A small, but effective, guide on how to quickly setup the Android Emulator using the x86 images (not the painfully slow ARM emulation) and GPU.
Check it out at http://detectmobilebrowsers.com/
This step-by-step guide is designed to help app developers and entrepreneurs: understand the variety of ways to monetize apps and develop a pricing strategy that is flexible.
The guide, by Jen Gordon of Smashing Magazine, is freely available at http://www.designboost.net/app-monetization-guide/
Small step-by-step guide on how to install and run Windows 8 Developer Preview under VirtualBox.
Chris Chabot announced the new Google+ APIs:
I’m super excited about how the Google+ project brings the richness and nuance of real life sharing to software, and today we’re announcing our first step towards bringing this to your apps as well by launching the Google+ public data APIs.
Appcelerator’s approach to the Android platform has made another victim, a significant one: 6Wunderkinder’s popular Wunderlist ditched Titanium Mobile (TM) for Android, and is now a native app.
“(…) Wunderlist is now native – smaller, faster and more stable.”
Matthew Bostock, 6Wunderkinder’s blog
Translated, Wunderlist got rid of TM’s biggest problems:
- Size: even the smallest “Hello World” app weights at least 1.5MB (this is still huge in the mobile world – do the same thing using native Java and the app will only weight a few KB);
Appcelerator reacted two days after 6Wunderkinder’s announcement, stating that Titanium Mobile for Android will use, somewhere in the future, google’s V8 engine. This comes, however, with a still significant drawback: only devices running Android 2.2 or newer support android’s NDK, and therefore the natively compiled V8 Engine. According to Appcelerator’s own benchmarks, this will at least double the performance. Remains to be seen if the “Size” problem will be solved: V8′s binaries will still be inside the app’s package…
An Apple employee lost a working prototype of the upcoming iPhone 5 in a bar, and someone took it home. Here is the TV Ad Apple made* on this subject.
Jonathan Stark, blogger and writer of various books (Building Android Apps with HTML(…), Building iPhone Apps (…) without Objective-C among others), compares various approaches to Mobile Enterprise development: Native Apps, Web Apps and Hybrid Apps (PhoneGap, Titanium et al.):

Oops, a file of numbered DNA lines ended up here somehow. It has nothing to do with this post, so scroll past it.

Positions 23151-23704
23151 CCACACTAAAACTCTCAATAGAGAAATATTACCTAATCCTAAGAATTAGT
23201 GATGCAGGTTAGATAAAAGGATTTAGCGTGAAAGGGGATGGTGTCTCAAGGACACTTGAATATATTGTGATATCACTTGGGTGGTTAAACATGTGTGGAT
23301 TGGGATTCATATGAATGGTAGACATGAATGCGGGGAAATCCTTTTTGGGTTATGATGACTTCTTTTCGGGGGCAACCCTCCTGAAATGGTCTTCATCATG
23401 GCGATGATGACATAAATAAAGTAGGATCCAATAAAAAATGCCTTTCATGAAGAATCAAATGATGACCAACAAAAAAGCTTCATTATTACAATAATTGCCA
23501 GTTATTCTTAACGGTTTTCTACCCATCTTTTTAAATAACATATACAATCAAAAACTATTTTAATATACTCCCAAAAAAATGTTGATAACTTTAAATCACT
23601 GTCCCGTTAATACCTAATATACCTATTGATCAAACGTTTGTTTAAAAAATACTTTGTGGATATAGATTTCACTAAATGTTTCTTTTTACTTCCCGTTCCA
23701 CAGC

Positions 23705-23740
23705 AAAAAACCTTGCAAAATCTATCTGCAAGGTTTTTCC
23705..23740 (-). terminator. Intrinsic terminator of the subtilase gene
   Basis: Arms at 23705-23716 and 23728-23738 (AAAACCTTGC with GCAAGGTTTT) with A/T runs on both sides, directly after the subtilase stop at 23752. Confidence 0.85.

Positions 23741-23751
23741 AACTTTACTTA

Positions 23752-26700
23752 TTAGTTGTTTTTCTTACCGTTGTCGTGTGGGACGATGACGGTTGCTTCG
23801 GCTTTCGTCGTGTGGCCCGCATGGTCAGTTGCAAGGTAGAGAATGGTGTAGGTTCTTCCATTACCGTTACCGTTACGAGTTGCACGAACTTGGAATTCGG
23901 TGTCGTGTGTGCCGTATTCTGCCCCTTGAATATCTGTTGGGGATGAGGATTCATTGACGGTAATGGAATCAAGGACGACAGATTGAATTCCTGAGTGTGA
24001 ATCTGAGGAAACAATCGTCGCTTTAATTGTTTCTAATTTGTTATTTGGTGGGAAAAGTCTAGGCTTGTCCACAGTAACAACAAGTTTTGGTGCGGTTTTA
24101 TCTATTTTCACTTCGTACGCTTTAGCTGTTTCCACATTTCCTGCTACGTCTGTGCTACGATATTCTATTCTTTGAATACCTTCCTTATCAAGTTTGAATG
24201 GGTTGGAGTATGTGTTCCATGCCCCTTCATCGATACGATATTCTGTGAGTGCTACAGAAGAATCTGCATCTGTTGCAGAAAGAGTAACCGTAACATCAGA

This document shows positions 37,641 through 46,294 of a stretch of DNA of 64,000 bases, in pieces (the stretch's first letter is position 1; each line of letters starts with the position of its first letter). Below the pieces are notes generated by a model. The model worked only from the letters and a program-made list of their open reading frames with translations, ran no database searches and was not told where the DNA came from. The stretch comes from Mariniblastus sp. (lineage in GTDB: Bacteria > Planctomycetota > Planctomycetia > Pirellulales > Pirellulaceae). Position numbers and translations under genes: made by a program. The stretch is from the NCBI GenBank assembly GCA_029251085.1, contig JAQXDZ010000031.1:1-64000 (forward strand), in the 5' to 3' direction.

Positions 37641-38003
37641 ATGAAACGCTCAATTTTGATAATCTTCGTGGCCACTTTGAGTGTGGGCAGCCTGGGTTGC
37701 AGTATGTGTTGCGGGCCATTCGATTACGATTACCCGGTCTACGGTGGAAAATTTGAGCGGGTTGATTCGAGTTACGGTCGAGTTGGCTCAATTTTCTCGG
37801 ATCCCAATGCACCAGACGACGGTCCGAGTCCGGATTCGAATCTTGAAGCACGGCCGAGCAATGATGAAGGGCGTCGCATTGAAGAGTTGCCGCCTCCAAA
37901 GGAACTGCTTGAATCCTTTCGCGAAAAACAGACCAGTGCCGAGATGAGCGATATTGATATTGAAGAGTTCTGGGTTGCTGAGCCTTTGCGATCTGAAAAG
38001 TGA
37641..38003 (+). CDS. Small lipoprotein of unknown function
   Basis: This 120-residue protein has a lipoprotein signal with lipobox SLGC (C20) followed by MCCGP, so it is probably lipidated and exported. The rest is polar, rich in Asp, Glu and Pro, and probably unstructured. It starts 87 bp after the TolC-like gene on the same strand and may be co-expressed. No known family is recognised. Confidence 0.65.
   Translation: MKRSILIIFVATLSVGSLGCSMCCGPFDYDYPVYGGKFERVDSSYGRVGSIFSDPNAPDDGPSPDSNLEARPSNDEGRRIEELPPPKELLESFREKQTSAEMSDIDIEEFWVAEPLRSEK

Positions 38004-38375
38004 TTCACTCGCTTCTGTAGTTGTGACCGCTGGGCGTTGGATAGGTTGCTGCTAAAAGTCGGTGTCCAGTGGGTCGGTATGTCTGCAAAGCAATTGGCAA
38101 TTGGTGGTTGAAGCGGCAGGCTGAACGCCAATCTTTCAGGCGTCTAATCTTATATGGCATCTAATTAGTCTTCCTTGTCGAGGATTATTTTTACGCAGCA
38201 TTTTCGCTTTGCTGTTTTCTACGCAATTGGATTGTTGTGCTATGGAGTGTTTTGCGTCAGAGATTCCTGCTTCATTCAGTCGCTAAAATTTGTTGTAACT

(…) As the mobile enterprise continues to boom and hardware complexity grows with a wide range of platforms, devices and audiences, there is no doubt that HTML5 will skyrocket in adoption. HTML5 Web-based apps offer the developer a “write one, run many” solution, addressing the many demands of today’s immediacy for remote communication, along with enhanced modern media capabilities that have become of increasing importance to both business and consumer.
Complete article on WirelessWeek.com.
Yes, the excellent WebOS is defunct, and it will never be the mainstream player as, at least technically, it deserved. For all of us developing for the mobile world that don’t have the time or budget to develop natively in all the mainstream platforms, its one less player to target. Myself, personally, am deciding/evaluating available options for true cross-platform development targeting iOS, Android, Blackberry and Windows Phone 7.
My requirements are:
- Native UI components must be used – maintaining the native look and feel for each platform is important (PhoneGap is out of the picture because of this);
- The same code base (or at least most of it) must be used in all platforms;
- The UI must scale well between Phone and Tablet formats and screen densities (DPI);
- The application must perform smoothly, speedwise, even in lower end devices;
- Some access to the device’s hardware: GPS, sensors, camera.
I have found some platforms so far:
- RhoMobile: haven’t tested or reviewed this one yet, opinions anyone?
So, i need your opinion about these or other development tools: are they any good? Have you used them in a project? Comment below.
I am currently evaluating development frameworks and mobile platforms for my company, so we can choose our path in our next multi-platform mobile applications (to develop specific apps for each platform is just too expensive). This took me to WebOS, clearly a small player, but with HP at the wheel, maybe it will get somewhere. So, lets look at it: install the SDK, start the emulator and…
… something went wrong: was trying to start Palm WebOS Emulator, version 2.1, and this error always popped up:
The object functionality is limited
code E_ACCESSDENIED (0×80070005), component Machine, interface IMachine, callee IUnknown
and I’ve found the solution!